Monday, May 20, 2013

Cesari, Giuseppe

Archangel St. Michael
Black and red chalk Drawing
31.5x24.7 cm
Hermitage Museum, St Petersburg, Russia

In the studio of Cavaliere d'Arpino (Giuseppe Cesari), one of the most influential artist in Rome during the pontificate of  Pope Clement VIII, painters from northern Europe were numerous. From this Cavaliere d'Arpino probably derived his inclination for painting religious scenes in a landscape. He produced delicate devotional paintings on copper or panel on a very small scale. In them, his lives of the saints or biblical episodes were enriched by imaginative additions.

Giuseppe Cesari (c. 1568 - 1640) was an Italian Mannerist painter, also known as Cavaliere d'Arpino, active mainly in Rome. He was much patronized in Rome by both Pope Clement VIII and Sixtus V. He was the chief of the studio in which Caravaggio trained upon the younger painter's arrival in Rome.

He had an enormous reputation in the first two decades of the 17th century, when he gained some of the most prestigious commissions of the day, most notably the designing of the mosaics for the dome of St Peter's (1603-12). Although some of his early work is vigorous and colorful, his output is generally repetious and vacuous, untouched by the innovations of Caravaggio (who was briefly his assistant) or the Carracci. He was primarily a fresco painter, but he also did numerous cabinet pictures of religious or mythological scenes in a finicky Flemish manner.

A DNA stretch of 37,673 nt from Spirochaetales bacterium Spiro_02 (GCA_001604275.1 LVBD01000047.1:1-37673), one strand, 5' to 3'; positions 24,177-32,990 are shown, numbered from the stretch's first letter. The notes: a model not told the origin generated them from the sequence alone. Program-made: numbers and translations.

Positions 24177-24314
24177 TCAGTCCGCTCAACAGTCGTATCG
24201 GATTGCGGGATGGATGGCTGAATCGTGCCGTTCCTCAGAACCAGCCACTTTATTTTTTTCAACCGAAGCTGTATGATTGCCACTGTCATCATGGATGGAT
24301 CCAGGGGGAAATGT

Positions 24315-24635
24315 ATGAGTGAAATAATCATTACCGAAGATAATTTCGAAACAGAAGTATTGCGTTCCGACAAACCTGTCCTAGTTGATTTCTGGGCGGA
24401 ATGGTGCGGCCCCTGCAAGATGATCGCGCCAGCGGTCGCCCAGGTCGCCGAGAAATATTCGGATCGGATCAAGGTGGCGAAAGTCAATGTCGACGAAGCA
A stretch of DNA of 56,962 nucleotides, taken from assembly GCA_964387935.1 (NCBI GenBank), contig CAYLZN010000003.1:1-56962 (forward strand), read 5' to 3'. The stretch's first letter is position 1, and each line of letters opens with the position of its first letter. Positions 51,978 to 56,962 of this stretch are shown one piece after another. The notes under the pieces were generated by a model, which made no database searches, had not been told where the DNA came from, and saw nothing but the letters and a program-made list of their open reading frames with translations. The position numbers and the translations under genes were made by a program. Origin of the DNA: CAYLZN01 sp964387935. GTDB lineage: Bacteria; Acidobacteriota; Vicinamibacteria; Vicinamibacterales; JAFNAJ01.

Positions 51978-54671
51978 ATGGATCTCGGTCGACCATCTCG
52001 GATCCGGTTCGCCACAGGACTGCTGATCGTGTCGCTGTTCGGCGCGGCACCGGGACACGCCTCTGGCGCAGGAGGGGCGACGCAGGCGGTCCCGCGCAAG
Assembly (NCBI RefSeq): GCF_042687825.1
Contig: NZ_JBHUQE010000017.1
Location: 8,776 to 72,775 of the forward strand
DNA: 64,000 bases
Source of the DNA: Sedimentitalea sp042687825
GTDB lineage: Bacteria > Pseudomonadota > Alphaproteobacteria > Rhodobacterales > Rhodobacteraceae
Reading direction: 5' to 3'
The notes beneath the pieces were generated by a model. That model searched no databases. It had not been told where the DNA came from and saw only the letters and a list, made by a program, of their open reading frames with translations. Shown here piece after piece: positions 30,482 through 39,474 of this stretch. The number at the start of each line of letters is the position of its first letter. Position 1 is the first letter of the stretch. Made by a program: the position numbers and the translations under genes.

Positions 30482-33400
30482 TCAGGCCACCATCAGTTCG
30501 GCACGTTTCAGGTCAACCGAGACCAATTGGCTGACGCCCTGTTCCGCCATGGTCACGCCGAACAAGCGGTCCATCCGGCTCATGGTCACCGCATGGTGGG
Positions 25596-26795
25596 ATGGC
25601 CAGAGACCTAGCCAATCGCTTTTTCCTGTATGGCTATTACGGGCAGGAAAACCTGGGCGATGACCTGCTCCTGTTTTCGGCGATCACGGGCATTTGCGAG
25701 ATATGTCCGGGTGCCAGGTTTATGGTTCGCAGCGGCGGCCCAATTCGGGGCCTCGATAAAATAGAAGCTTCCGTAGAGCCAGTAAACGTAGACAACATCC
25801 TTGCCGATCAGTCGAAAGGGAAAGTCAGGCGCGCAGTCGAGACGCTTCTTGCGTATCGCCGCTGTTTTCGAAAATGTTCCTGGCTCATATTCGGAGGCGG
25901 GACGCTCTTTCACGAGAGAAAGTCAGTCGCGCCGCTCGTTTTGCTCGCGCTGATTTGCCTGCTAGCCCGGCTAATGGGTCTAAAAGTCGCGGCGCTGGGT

His father had been a native of Arpino, but Giuseppe himself was born in Rome. Here, he was apprenticed to Niccolo Pomarancio. He was a man of touchy and irascible character, and rose from penury to the height of opulence. Cesari became a member of the Accademia di San Luca in 1585. In 1607, he was briefly jailed by the new papal administration. He died in 1640, at the age of seventy-two, or perhaps of eighty, at Rome.

His most notable and perhaps surprising pupil was Caravaggio. In c. 1593-94, Caravaggio held a job at Cesari's studio as a painter of flowers and fruit.